First Germany enacted legislation that will put a stop to OTA demanding Rate parity in contracts with hotel suppliers, then France followed. We can imagine that others will soon follow and what then. This blog looks at what End of Rate Parity in OTA Contracts means for both hotel marketing, OTAs and the average travelshopper. It also begs the question is this the end of rateparity?
The legislation makes it illegal for OTAs to insist that hotel cannot offer better prices than they have negotiated. Expedia and others are having to revise contract with hotels. What it means g=for hotels is that they now have more control over the rates that OTAs offer and can for the first time offer better rates on their own site. Best rate guarantees now have real meaning on hotels sites. as we noted in a previous blog; “Often OTAs have used their special net costs and deep discounts to their advertized rates, sometimes below their costs, to create loss leaders. All this has put them into top spot on the best price radar. But that too is ending. It is a fine time for hotel to jump into the drivers seat.”
Hospitality net Europe summed up the new move by the french to legislate against OTA Rate Parity as follows
“With this decision hoteliers in France regain their entrepreneurial freedom and will be able to offer their customers any trade or tariff advantage they consider appropriate. France is thus the second country after Germany, where public authorities decide to ban rate parity clauses from OTA contracts.”
The article goes onto say it puts tourism into the 20th century on pare with “distribution channels, like telephone, fax, letters, etc., this voted amendment follows the realities of current times.”
Roland HEGUY, President of HOTREC’s French member association UMIH. calls it a revolution in the French hotel industry and for its hotel members and there guests. “This vote will contribute to the establishment of a renovated contractual framework to restore conditions of a commercial relationship based on trust between hotels and booking sites in the interest of consumer”. The European hotel industry expects that this pave the way for full entrepreneurial freedom in the hospitality sector that reach far beyond the French and German borders.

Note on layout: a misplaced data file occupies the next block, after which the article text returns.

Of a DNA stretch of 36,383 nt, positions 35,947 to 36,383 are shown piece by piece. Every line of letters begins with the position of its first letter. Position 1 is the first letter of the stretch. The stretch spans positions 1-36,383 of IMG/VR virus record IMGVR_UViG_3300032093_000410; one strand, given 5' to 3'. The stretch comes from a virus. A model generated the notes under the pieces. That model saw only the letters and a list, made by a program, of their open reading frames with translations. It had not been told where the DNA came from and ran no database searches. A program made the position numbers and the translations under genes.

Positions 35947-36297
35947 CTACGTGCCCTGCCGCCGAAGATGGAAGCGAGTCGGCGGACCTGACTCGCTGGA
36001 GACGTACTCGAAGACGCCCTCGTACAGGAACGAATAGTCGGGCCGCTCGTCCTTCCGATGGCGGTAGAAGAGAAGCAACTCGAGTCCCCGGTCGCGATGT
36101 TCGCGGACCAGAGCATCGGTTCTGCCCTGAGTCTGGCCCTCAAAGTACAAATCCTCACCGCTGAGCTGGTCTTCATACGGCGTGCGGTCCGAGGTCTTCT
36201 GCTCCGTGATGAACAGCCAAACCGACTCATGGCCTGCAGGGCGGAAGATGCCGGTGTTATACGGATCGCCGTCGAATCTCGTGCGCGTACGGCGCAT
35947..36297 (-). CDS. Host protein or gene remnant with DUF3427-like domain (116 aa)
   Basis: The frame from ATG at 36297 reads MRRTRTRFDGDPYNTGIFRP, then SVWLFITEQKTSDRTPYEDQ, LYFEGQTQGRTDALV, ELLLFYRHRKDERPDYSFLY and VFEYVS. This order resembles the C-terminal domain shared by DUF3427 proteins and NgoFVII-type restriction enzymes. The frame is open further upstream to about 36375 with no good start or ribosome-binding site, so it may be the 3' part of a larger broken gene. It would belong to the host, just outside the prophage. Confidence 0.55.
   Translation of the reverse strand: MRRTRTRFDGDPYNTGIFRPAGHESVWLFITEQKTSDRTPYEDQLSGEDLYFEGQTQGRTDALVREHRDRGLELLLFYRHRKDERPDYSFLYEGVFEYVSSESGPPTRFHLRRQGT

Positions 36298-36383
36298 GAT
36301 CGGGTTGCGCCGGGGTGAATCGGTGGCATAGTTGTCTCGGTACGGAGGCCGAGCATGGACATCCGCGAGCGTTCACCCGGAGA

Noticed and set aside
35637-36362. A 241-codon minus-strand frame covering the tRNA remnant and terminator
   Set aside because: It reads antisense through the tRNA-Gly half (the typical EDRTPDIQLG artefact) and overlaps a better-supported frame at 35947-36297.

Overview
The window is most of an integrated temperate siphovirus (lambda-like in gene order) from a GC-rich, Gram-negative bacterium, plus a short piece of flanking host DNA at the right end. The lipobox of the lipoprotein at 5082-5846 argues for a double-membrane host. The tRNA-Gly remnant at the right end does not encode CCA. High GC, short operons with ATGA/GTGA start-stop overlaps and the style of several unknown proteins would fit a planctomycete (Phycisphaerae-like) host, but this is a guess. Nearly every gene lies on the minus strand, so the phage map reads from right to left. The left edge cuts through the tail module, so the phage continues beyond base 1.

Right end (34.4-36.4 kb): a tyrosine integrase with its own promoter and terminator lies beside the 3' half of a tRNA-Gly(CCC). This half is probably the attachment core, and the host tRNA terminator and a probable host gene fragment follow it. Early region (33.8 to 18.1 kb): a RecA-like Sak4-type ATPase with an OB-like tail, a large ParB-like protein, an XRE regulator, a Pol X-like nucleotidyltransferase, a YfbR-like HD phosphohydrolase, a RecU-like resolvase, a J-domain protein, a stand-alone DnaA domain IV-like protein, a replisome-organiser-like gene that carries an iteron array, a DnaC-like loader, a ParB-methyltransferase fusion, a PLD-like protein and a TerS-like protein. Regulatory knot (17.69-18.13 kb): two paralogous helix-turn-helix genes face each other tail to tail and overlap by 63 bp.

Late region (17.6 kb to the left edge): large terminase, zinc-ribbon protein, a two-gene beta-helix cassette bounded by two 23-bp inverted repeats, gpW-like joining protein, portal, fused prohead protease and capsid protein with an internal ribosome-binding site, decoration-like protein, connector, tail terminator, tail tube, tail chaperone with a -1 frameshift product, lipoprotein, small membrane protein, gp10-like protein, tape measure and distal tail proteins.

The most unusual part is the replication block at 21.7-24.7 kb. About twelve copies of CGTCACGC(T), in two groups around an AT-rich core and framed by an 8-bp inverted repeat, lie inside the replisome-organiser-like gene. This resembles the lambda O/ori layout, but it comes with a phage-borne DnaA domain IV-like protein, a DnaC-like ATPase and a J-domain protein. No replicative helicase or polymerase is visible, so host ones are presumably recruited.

Impact on OTA Contracts and Business
Most importantly this along together with the earlier German court ruling earlier, “seriously question the relevance of the recent announcement of Booking.com and Expedia for the alignment of their terms and conditions similar to the formal commitments of 21 April. OTAs are of course notably upset with the rulings claiming that it will disrupt competition nad put small hotels at the mercy of the big brands. They claim Rate-Parity was a means of stabilizing rates across all sectors but in-fact this si not at all the case. Many OTAs used their special discounts to sell off hotels as lost leaders and to make sure they eliminated competition for their suppliers. It limited hotel suppliers from offering better rates in any channel which is an unfair advantage to the OTA and actually not in the hotel control. Hotels should have the right to set their own room prices and charge for accommodation according to the laws of supply and demand just as the OTA themselves do along with airlines and just about every business.
Other Countries to Follow
In Europe, rate parity is on the agenda at many legislative and associate level.
Britain, Italy, Sweden, Ireland, and Austria are amongst those who plan to investigate rate parity and other contracts terms that might not allow hotels to offer best rates and special deals on their own websites.
Rate parity Definitions: http://hotelrevenuetools.com/?page=parity
How booking.com and Priceline react http://www.tnooz.com/article/pricelines-booking-com-eases-rate-parity-european-pressure/